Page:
Our experts help you lodge your Australian tax returns online and get your tax back!

GST in Australia on the Tax Forum Agenda

Posted by Tax Advisor on 15 August, 2011

At a tax forum focused on simplification, the Australian GST is still not on the table

As Aussies keep their eye on the 31 October deadline for lodging income tax returns, there is an even closer and more exciting event–if there is such a thing in the world of taxes–on the not so distant tax horizon. On October 4 and 5, 230 participants and observers will gather in Canberra for the federal government’s tax forum. The goal here is to simplify the tax system, which while not the multi-headed Hydra that plagues countries like the U.S., is still considerably less efficient than it could be. This fact was driven home by all the hullabaloo surrounding the release of Ken Henry’s report last year and its oft-quoted and rather astounding statistic that 90% of Australian tax revenue comes from a mere 10 taxes out of 125 on the books. The other 10% comes from a confusing and inefficient jumble of the remaining 115 taxes. In the pre-summit debate about how best to go about streamlining the tax system, the issue of Australia’s tax rates, particularly the GST, has taken precedence over almost everything else.

What is the GST, you ask? The GST, which stands for Goods and Services Tax, is a value-added tax of 10% on most goods and services transactions in Australia. Like a sales tax, the consumer ultimately pays the tax, which is perceived by the buyer as a tax on the price. But unlike a sales tax, which is collected and remitted only once, after the final purchase, a value-added tax like the GST is collected and remitted to the government at every stage of production and distribution, with manufacturers and sellers credited for the taxes they’ve already paid on the inputs. In other words, they only pay for the value they add to the good or service. The GST in Australia currently stands at 10% and took effect in 2000 under the Howard government, replacing a wholesale sales tax and providing the further benefit of allowing a great number of smaller taxes to be eliminated.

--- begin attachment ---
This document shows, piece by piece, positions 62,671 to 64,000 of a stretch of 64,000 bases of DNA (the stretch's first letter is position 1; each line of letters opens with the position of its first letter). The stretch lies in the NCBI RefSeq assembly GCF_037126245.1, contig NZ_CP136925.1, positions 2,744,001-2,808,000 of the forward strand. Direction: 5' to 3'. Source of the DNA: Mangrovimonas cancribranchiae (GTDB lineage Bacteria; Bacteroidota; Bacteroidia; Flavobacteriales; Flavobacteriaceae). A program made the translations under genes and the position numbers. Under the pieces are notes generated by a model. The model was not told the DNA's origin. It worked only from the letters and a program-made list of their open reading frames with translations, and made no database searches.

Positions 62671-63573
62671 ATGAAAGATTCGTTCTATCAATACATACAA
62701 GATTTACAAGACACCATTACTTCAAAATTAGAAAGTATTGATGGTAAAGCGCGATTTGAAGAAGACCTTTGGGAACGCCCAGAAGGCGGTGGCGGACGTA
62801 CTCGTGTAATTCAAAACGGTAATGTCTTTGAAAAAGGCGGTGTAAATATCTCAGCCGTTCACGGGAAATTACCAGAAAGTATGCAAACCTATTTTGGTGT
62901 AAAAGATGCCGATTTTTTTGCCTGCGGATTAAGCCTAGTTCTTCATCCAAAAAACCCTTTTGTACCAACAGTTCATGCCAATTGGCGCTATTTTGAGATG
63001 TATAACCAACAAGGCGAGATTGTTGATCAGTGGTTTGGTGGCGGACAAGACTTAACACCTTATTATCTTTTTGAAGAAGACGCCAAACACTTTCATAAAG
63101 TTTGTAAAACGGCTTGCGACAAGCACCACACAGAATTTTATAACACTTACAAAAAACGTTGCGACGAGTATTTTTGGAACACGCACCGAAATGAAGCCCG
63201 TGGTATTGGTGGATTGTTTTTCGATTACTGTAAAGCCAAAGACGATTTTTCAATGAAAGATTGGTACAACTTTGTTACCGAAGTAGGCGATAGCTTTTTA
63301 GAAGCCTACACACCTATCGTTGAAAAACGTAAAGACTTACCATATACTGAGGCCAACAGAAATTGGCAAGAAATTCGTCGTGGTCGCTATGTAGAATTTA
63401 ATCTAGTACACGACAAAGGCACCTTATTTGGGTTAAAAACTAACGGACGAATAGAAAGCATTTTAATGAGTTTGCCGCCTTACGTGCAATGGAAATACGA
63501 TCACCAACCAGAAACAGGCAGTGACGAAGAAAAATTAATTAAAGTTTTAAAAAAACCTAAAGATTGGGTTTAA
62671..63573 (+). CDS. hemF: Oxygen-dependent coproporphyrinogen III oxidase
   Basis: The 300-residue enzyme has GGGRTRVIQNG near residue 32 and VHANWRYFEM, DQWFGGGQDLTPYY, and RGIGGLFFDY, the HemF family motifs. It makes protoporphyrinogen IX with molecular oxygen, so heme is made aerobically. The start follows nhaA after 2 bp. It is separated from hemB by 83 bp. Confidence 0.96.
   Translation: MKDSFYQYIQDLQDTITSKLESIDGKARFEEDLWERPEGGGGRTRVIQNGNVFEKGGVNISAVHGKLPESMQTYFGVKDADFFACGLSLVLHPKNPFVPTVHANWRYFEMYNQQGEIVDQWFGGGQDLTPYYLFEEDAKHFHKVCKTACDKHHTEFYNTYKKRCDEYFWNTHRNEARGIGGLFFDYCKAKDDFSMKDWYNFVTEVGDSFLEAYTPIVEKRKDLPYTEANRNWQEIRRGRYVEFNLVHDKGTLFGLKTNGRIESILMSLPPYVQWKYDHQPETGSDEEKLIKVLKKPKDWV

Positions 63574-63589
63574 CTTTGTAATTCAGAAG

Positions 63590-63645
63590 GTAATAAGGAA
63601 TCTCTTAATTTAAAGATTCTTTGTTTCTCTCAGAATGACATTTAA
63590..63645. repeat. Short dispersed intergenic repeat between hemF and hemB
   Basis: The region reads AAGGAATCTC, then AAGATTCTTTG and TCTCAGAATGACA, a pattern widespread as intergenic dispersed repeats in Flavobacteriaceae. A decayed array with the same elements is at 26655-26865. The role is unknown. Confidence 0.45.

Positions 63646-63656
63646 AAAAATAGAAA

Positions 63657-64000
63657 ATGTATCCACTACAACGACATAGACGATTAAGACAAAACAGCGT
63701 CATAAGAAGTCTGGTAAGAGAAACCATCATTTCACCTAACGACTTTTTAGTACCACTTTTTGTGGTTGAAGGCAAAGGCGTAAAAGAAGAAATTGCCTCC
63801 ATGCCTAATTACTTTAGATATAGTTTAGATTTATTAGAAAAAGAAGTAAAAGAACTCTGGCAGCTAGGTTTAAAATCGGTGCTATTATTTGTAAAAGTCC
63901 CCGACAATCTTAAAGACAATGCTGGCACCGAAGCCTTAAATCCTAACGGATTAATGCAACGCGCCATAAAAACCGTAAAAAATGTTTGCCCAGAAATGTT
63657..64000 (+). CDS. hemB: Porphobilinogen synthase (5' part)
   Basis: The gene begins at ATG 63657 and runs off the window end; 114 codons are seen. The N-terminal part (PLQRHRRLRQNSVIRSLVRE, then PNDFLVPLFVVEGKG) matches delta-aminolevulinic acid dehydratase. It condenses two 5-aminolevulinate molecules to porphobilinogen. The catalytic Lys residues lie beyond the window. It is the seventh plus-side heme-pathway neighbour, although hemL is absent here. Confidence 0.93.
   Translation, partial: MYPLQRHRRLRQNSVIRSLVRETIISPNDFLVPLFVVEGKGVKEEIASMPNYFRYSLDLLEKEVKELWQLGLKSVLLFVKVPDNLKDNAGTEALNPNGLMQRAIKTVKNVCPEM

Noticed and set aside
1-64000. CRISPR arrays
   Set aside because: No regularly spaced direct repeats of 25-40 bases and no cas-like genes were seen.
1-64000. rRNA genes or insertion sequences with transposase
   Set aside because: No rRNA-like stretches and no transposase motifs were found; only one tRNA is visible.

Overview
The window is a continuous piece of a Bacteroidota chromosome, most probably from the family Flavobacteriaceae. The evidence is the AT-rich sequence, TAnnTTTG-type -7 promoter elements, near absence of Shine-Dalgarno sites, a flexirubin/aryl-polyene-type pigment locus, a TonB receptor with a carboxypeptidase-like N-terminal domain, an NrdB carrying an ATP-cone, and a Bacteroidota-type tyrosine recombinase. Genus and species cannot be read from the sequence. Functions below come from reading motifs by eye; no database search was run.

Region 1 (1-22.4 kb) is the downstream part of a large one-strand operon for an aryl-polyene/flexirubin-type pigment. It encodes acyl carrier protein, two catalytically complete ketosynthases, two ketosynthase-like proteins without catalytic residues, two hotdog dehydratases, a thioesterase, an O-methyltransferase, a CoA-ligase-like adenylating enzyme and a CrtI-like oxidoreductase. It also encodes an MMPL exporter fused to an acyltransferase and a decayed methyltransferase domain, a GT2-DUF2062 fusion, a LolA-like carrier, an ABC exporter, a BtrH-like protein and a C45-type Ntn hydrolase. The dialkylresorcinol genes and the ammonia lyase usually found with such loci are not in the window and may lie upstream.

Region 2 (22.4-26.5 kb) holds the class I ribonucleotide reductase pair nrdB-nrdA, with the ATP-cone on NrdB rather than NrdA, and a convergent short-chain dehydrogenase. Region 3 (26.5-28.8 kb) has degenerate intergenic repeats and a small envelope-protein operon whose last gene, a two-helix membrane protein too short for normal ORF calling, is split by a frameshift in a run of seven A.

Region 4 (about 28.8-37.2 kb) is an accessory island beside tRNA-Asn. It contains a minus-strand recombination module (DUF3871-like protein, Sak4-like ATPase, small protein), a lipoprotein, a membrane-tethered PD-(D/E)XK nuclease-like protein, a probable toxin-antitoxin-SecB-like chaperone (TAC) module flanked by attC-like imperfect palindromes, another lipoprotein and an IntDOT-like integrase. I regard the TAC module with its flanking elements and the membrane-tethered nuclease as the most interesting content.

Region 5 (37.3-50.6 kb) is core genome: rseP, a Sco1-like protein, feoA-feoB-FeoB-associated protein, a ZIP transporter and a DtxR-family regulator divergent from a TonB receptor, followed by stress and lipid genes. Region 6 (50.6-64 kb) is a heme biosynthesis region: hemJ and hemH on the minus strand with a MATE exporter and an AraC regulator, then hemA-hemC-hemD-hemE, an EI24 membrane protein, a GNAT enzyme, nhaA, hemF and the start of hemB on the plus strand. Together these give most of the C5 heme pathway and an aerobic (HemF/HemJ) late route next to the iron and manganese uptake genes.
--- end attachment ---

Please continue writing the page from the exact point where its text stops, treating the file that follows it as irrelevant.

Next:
The current controversy surrounding tax forum 2011 and the GST involves a push by some, most notably independent MP Tony Windsor, one of the independents with whom Gillard made the deal that allowed her to form her government last year, to increase the GST. Before you tax-opposed immediately recoil in fear or grow red in the face with apoplectic anger, let me assure you that increasing the overall tax burden is not being suggested. Windsor advocates raising the GST by 1 percentage point, to 11%, and eliminating the 115 superfluous taxes, keeping tax revenues more or less the same but making the system less complicated and decreasing the cost to businesses.

The Gillard government, however, has asserted that the 10% tax rate is not up for debate at the tax forum. The only formal role it will have at the forum will be a panel to discuss the GST’s distribution, which has been criticized by some states that pay in more than they get back.

The merits of raising the GST in Australia would be a simplified tax system. CPA Australia, a global accounting body, suggests that raising the GST would ultimately be beneficial, with the abolition of inefficient taxes, such as insurance taxes, motor vehicle taxes, the commercial conveyancing duty, and the payroll tax, resulting in increased productivity for businesses. On the other side of the debate, Treasury argues that the GST costs more to collect than other taxes and, according to Executive Director Rob Heferen, is “less than robust” as Australians spend more of their money on tax-free items.

Still, the Gillard government’s unwillingness even to discuss such a change at a tax forum convened for the express purpose of simplifying the tax system is somewhat puzzling, especially in light of the political havoc being wrecked by her proposed carbon tax. Clearly these are questions of some importance to Australia’s economy, but the political stakes are pretty high as well. It’s fairly clear that many business owners are not particularly happy right now, with small business taxes one of the major issues weighing on their minds. A recent survey of 3,900 owners of small and medium-sized businesses by MYOB found that 71% want a simplified Business Activity Statement and 75% want GST rules reviewed and clarified, with ⅓ saying that action in these departments could sway their votes. The fact that only one representative from the small business community is invited to the forum exacerbates concerns about the government. With a carbon tax-inspired approval rating of 23% and many businesses up in arms over the proposed legislation, can Gillard really afford to be so cavalier about the concerns of independent MPs and small business owners?

For now, tax kangaroos, it seems official debate on what is the GST’s ideal rate is closed, at least for this tax forum. But debate on tax rates in Australia most certainly is not. This is definitely one tax issue to keep an eye on.

Leave a Reply